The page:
My eyes popped out when I saw last night’s segment on NBC Nightly News of Palmyrenes rebuilding Palmyra. Mostly they seem to be learning how to carve decorative elements of the ancient Roman city demolished by ISIS several years ago. Now ISIS has been beaten back and no longer holds the city. Still in Jordan, refugees from Palmyra and other Syrian cities seek to learn how to carve stone under the tutelege of Tony Steel, age 70, a master mason with the World Monuments Fund and veteran restorer of antiquities.
The segment was reported by Bill Neely. His video accompanies a story with much more information on NBC’s website by Bill O’Reilly.
Mahmoud Rafeeq al Quasem was featured briefly, described by Steel as the most talented of the Syrian refugees learning stonemasonry. His work is featured above in this post’s top screenshot. “If we’re not going to rebuild it,” he tells Neely, “nobody else will.” Neither he nor any of his student colleagues had ever wielded a chisel before.
How can they know ISIS will not return? And how, knowing what may happen to them if that does happen, can they undertake this work? The bravery of refugees like Quasem must stagger those of us sitting at home watching TV from our couches.
Palmyra was founded in the third millennium before Christ, destroyed in the third century A.D. by the Romans under Emperor Aurelian and rebuilt not long after by Emperor Diocletian. Like Palmyra, many other ancient and historic cities have been destroyed or severely damaged by war or disaster, then rebuilt and, often, rebuilt again. Now that is beginning, at least, to happen anew in Jordan. Syria, of course, remains a war zone.
Many, perhaps most, modern cities have been destroyed or severely damaged, no less so than Palmyra, by modern architecture. They can be rebuilt, too. Like the Luftwaffe over London in 1940, at least ISIS did not replace the rubble with something worse. In cities around the world, we can only blame the tragedy of our built environment on ourselves. The courage required to rethink our errors may not quite be the courage shown by the Palmyrenes of today, but the forces of conventional wisdom arrayed against such a task in most cities are no less brutal, psychologically if not physically, than those of the Islamic State, however vitiated it may be of late.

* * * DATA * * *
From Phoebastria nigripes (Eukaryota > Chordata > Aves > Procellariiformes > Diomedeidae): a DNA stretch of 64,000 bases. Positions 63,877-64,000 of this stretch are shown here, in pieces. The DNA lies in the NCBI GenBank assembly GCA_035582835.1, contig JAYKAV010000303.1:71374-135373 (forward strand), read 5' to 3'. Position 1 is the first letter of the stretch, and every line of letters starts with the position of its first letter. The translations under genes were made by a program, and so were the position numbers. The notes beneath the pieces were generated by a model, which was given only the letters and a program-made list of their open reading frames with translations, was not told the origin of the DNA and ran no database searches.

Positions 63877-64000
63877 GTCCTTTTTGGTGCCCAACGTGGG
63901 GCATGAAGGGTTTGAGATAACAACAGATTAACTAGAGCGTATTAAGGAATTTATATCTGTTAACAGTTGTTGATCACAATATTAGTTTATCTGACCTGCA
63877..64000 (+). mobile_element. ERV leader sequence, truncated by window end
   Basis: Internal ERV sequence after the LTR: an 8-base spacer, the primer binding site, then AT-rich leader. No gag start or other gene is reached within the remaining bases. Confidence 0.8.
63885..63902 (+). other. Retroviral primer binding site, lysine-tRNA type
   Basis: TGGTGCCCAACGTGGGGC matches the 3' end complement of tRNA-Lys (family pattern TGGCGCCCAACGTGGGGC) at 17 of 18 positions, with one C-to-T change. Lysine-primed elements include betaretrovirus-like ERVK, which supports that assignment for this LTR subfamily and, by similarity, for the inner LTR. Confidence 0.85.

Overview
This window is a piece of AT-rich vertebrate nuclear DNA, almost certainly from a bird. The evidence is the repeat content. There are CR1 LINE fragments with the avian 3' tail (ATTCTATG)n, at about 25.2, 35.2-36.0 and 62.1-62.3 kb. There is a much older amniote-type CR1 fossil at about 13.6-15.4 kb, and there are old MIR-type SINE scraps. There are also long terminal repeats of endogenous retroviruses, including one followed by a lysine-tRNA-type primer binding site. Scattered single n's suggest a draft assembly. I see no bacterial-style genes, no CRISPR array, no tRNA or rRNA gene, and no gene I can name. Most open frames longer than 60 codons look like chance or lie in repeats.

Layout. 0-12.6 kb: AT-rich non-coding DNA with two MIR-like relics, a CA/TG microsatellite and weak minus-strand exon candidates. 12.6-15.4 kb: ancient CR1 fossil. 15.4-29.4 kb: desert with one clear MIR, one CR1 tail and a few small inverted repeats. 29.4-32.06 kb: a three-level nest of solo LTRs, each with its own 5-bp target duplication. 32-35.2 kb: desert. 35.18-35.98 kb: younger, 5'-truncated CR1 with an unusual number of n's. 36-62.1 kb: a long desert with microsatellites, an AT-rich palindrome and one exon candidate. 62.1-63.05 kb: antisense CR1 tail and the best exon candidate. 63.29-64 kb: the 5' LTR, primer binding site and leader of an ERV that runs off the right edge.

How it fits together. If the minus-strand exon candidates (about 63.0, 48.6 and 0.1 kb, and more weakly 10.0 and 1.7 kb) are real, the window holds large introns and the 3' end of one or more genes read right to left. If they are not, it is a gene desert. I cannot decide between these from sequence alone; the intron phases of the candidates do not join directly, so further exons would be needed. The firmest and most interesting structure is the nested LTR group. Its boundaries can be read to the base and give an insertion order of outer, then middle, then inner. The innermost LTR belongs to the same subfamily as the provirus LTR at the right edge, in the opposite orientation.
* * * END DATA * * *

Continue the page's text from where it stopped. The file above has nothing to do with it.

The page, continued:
This may strike many readers as a terrible exaggeration. Mark my words, it is not.
[Read my post “Behead the Islamic State” from 2015. To see other posts on Palmyra, type the city’s name into my blog’s search engine.]
Excellent illustration of how the most important heritage to preserve is the intangible heritage of skills, know-how, crafts, and building culture that allows us to maintain, repair, and when necessary, rebuild our most valued monuments and sites.
That is absolutely true, Steve, because someday in the future the collective good sense of mankind will give the boot to modernism and its control of the architectural establishment, and it will be vital that we have a sufficient number people capable of actually building what is designed by traditional architects. And because of the good work of preservation, for which I’ve always had the deepest respect, it seems, partly because of the work in Jordan of the World Monuments Fund, as if those artisans will be there for the world.
Good for Mr. steal !! I applaud him but looking at those women tickling the Stone Hill he has a long way to go …What what his time anyway?
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